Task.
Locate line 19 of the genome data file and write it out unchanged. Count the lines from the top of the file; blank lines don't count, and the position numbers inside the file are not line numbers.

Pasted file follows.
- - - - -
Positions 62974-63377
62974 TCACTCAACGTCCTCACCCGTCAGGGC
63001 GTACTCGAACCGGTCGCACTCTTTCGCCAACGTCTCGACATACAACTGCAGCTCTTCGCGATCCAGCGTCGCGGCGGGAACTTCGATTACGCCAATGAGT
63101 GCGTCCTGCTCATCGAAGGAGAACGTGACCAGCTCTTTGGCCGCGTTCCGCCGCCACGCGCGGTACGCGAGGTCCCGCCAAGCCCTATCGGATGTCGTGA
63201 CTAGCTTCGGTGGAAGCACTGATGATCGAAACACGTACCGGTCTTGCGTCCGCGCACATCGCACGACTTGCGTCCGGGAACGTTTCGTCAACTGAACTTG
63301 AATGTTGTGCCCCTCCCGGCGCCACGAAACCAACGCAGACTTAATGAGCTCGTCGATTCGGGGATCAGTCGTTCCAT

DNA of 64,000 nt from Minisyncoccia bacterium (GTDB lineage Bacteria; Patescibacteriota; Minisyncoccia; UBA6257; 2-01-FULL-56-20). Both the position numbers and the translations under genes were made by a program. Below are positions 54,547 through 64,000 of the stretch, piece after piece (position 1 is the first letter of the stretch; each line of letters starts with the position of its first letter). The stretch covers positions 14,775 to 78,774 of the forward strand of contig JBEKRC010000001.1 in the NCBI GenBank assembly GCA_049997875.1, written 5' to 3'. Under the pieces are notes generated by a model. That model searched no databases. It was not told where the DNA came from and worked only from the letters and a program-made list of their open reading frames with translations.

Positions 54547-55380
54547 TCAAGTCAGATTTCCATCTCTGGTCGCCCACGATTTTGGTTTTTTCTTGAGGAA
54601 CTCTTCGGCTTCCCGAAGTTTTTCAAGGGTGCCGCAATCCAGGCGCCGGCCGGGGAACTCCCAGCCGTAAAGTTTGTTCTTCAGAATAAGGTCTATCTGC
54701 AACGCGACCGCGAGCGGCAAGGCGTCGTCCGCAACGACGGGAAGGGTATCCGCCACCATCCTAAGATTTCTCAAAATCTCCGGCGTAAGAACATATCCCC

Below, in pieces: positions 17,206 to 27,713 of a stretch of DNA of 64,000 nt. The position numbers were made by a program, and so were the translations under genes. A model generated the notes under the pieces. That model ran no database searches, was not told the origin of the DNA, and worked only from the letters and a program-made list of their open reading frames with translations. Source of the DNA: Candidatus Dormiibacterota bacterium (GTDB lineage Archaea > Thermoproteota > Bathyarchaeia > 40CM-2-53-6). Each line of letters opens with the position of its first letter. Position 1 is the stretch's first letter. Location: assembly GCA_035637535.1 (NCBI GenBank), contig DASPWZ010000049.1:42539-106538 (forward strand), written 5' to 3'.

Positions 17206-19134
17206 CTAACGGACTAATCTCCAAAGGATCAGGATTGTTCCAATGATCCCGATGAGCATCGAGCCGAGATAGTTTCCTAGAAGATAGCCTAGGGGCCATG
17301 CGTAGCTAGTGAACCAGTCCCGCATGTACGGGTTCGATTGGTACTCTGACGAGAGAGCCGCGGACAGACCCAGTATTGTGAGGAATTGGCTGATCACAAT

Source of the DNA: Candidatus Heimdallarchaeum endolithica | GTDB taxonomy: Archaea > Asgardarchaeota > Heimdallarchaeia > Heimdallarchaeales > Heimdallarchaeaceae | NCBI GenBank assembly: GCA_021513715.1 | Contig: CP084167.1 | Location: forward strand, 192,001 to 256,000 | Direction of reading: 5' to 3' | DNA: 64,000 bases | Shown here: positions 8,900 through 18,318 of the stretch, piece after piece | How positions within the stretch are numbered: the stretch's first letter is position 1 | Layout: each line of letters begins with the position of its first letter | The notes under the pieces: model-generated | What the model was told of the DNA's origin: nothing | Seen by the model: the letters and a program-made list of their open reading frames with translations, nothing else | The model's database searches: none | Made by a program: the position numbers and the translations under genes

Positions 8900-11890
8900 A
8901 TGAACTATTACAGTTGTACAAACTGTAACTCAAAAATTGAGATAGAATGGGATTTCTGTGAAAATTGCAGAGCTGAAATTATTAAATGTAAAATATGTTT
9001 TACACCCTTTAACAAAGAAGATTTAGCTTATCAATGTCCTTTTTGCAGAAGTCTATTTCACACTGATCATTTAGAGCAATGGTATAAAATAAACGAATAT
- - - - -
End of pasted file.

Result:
8901 TGAACTATTACAGTTGTACAAACTGTAACTCAAAAATTGAGATAGAATGGGATTTCTGTGAAAATTGCAGAGCTGAAATTATTAAATGTAAAATATGTTT